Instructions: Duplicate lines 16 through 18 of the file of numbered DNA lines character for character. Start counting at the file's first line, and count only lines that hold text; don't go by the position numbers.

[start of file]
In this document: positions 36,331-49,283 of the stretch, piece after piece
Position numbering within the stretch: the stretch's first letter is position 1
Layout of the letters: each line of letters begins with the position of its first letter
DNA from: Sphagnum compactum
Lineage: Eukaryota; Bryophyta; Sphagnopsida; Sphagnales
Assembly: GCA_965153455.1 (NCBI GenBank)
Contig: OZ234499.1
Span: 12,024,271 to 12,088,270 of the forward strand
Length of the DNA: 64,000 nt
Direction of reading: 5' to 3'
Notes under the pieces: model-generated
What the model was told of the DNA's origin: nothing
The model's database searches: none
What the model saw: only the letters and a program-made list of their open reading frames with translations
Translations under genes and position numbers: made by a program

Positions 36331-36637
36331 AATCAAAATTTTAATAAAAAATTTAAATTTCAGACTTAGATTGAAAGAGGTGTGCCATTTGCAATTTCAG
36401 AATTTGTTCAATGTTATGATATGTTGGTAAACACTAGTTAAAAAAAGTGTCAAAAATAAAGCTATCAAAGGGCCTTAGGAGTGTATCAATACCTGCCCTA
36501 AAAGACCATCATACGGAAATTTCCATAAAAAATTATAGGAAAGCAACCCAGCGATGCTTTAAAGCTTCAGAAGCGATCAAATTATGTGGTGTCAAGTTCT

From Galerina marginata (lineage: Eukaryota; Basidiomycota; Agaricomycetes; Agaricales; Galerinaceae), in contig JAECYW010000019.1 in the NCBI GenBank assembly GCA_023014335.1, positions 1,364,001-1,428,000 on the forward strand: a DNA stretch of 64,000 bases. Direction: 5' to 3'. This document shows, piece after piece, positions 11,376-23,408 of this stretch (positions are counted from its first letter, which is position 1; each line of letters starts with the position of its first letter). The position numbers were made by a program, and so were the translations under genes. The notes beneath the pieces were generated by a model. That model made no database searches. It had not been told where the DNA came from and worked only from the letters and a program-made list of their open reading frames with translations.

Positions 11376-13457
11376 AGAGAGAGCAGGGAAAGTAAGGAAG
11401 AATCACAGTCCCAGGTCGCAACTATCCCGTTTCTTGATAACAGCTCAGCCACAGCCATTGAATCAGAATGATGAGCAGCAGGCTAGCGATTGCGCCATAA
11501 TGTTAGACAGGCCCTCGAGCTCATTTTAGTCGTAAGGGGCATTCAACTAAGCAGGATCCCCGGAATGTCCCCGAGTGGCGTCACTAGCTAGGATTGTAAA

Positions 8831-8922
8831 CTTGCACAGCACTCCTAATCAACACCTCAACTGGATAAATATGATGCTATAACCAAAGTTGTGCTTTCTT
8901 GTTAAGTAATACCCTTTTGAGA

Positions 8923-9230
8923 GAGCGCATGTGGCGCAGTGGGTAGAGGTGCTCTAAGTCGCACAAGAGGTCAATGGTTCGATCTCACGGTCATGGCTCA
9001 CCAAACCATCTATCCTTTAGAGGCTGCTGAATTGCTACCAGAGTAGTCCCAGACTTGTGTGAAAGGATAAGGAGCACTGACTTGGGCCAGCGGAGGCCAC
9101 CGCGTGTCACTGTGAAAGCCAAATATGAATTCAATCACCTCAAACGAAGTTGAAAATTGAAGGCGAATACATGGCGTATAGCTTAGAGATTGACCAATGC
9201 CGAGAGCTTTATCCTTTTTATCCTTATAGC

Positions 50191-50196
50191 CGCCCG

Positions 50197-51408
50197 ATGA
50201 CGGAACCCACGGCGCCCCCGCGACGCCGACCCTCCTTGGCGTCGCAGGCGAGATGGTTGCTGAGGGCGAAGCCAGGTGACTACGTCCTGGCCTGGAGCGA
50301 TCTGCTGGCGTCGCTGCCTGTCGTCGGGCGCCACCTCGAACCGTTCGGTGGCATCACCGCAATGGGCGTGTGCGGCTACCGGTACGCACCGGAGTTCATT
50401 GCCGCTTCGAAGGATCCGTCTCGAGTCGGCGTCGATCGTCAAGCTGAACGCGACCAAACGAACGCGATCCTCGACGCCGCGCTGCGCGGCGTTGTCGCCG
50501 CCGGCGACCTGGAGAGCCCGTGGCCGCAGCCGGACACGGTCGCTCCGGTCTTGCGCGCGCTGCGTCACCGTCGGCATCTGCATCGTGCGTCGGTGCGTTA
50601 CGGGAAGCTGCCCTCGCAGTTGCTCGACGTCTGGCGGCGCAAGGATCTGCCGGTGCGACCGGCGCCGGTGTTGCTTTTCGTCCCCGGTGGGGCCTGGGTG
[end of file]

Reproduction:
Positions 36331-36637
36331 AATCAAAATTTTAATAAAAAATTTAAATTTCAGACTTAGATTGAAAGAGGTGTGCCATTTGCAATTTCAG
36401 AATTTGTTCAATGTTATGATATGTTGGTAAACACTAGTTAAAAAAAGTGTCAAAAATAAAGCTATCAAAGGGCCTTAGGAGTGTATCAATACCTGCCCTA